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CE Hall of Fame Inductees

2013 Inductees

  • Jim Barton

    Jim Barton


    How many times do you bump into someone before you realize karma may be at work? It seemed wherever Jim Barton worked, Mike Ramsay was already there. After the third such coincidence, Barton finally realized there were forces larger than himself at work, so he called Ramsay. Over a series of lunches, the pair created TiVo, which forever changed the way we watch TV.

    Barton was born in Denver in 1958, where his parents, both college graduates, had met after his father’s Navy stint in the Pacific during WWII. Barton grew up in a suburb of Denver, graduated from high school and went off to college at the University of Colorado at Boulder, where he earned a degree in electrical engineering and computer science in 1980. While in school in the late 1970s, Barton worked for the University Computing Center, first as a computer operator and later as a systems programmer, when computers were big, bulky mainframes occupying vast air conditioned machine rooms.

    After graduation, Barton began working for AT&T Bell Laboratories in Denver as a systems programmer while earning a master’s degree in computer science in 1982. At Bell Labs, Barton wrote software for the then-new UNIX operating system (OS) running on the new VAX 11-780 minicomputer from Digital Equipment Corp. He was responsible for the development of computer networking software components for Bell Labs’ vast array of computing systems during the expansion of the UNIX-based ARPANET, the foundation of the Internet.

    In October 1984, Barton moved to Silicon Valley to work for Hewlett-Packard, as a part of a team implementing a new UNIX-based desktop workstation computer based on HP’s new RISC computer architecture. The system promised lower cost and higher performance than mainframes and minicomputers.

    It was at HP that Barton first met Ramsay, who was a high-level manager in charge of the project Barton worked on. In mid-1986, Barton moved to Silicon Graphics (SGI), where again he bumped into Ramsay. At SGI, Barton led the software development of a multiprocessor OS for SGI’s new line of RISC workstations based on the MIPS microprocessor developed at Stanford.

    But perhaps Barton’s most important experience at SGI was gleaned from his involvement in the inception and development of Time-Warner Cable’s “Full Service Network” in Orlando, Fla., the first video-on-demand system.

    Barton left SGI in 1996 to explore opportunities to develop new kinds of services arising from the expansion of the Internet. After he’d heard that Ramsay had left SGI, Barton called him for lunch. The two decided to form a company initially called Teleworld in August 1997 to pursue consumer-focused products based on digital forms of content. After abandoning the idea of an expensive home network server, the pair decided to narrow their focus to a device that would use sophisticated software and inexpensive hardware to allow consumers to pause live TV and to schedule the recording of TV programs. This device became the first commercially available consumer digital video recorder (DVR).They then changed the name of the company and device to the more TV-flavored TiVo.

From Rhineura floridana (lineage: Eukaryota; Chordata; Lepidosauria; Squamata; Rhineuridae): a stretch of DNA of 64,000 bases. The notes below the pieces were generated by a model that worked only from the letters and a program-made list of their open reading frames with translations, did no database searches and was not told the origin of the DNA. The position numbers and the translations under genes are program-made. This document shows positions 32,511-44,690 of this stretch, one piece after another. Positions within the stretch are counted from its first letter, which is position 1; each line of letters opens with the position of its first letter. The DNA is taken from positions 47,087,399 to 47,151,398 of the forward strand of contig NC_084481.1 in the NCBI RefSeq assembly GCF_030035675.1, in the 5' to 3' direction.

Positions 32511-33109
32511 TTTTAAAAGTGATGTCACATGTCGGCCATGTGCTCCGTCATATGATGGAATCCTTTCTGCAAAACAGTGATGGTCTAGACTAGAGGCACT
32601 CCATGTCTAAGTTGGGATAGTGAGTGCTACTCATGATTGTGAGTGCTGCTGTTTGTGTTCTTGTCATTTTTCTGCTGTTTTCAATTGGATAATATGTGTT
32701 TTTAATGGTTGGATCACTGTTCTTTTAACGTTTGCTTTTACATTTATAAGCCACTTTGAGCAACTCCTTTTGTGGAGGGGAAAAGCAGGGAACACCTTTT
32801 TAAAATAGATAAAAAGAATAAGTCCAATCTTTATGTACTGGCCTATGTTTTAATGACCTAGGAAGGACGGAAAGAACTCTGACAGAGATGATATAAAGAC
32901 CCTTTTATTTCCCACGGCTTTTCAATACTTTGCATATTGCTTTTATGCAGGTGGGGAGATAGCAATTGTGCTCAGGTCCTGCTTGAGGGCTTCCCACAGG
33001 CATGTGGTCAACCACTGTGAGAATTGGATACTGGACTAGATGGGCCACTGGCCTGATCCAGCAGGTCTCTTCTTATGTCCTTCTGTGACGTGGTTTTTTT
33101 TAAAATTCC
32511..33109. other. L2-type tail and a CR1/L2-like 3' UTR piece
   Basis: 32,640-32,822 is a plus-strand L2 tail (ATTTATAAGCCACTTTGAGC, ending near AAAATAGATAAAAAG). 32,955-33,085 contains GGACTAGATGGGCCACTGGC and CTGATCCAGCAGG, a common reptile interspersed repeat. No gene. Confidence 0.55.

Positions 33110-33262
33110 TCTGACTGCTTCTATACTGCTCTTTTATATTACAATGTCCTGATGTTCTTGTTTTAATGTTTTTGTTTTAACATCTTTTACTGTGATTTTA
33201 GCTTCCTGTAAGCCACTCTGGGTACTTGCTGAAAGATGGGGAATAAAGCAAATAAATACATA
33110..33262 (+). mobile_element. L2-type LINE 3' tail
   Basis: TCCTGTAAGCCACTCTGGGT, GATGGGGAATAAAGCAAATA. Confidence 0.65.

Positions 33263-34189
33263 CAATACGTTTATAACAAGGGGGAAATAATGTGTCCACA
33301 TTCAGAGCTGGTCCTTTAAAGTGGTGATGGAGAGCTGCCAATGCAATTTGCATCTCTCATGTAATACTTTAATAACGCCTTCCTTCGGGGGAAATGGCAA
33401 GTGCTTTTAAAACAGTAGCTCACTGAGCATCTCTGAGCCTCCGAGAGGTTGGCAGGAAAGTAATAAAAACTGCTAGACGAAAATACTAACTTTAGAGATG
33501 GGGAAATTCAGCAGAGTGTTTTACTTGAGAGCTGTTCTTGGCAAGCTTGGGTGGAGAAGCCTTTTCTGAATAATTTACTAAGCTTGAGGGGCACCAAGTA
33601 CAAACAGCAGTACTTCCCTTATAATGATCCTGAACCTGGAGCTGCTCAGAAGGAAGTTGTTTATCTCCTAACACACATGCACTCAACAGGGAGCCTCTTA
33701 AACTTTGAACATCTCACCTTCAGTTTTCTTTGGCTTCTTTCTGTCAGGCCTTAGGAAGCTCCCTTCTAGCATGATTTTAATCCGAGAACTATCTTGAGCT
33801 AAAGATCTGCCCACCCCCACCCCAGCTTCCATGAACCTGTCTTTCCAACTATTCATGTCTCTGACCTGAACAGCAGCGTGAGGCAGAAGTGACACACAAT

As the primary technical designer, Barton chose Linux, a reimplementation of UNIX, with which he had ample experience, as the operating software. Using open-source software wherever practical allowed Barton to focus on the real innovation needed to construct the recorder.

    Barton also wanted to make controlling TiVo as easy as possible. During the early stages of hardware design, the hardware manager asked Barton, “Where do you want to put the power switch?” Barton replied, “There will be no power switch or reset button on a TiVo.” Barton and Ramsay wanted to make TiVo work reliably all the time, like a television, designing it so even Barton’s mother could use it.

    Unfortunately, Barton and Ramsay weren’t the only DVR developers. TiVo and a company called ReplayTV both announced their products at the 1999 International CES, each promising products within a year.

    In early March 1999, however, TiVo was behind its promised end-of-the-month delivery date. After working 24-hours a day during the final weeks on what was named Project Blue Moon, TiVo shipped its first product on March 31, 1999, beating ReplayTV into the market.

    The idea of pausing live TV and easy one-button recording caught on. TiVo went public in September 1999 and grew rapidly through its own retail efforts and through strategic relationships with DirecTV, Sony, Philips, Comcast and many other CE and TV provider companies.

    By 2013, a DVR was present in 46 percent of U.S. homes. The time-shifting TiVo enabled has become so prevalent it has changed television advertising models and pushed Nielsen to change its TV ratings methodology to compensate for viewers no longer watching programs when they originally air.

    Barton left TiVo in March 2012 and re-joined Ramsay to form InVisioneer. The pair hopes to revolutionize video entertainment all over again.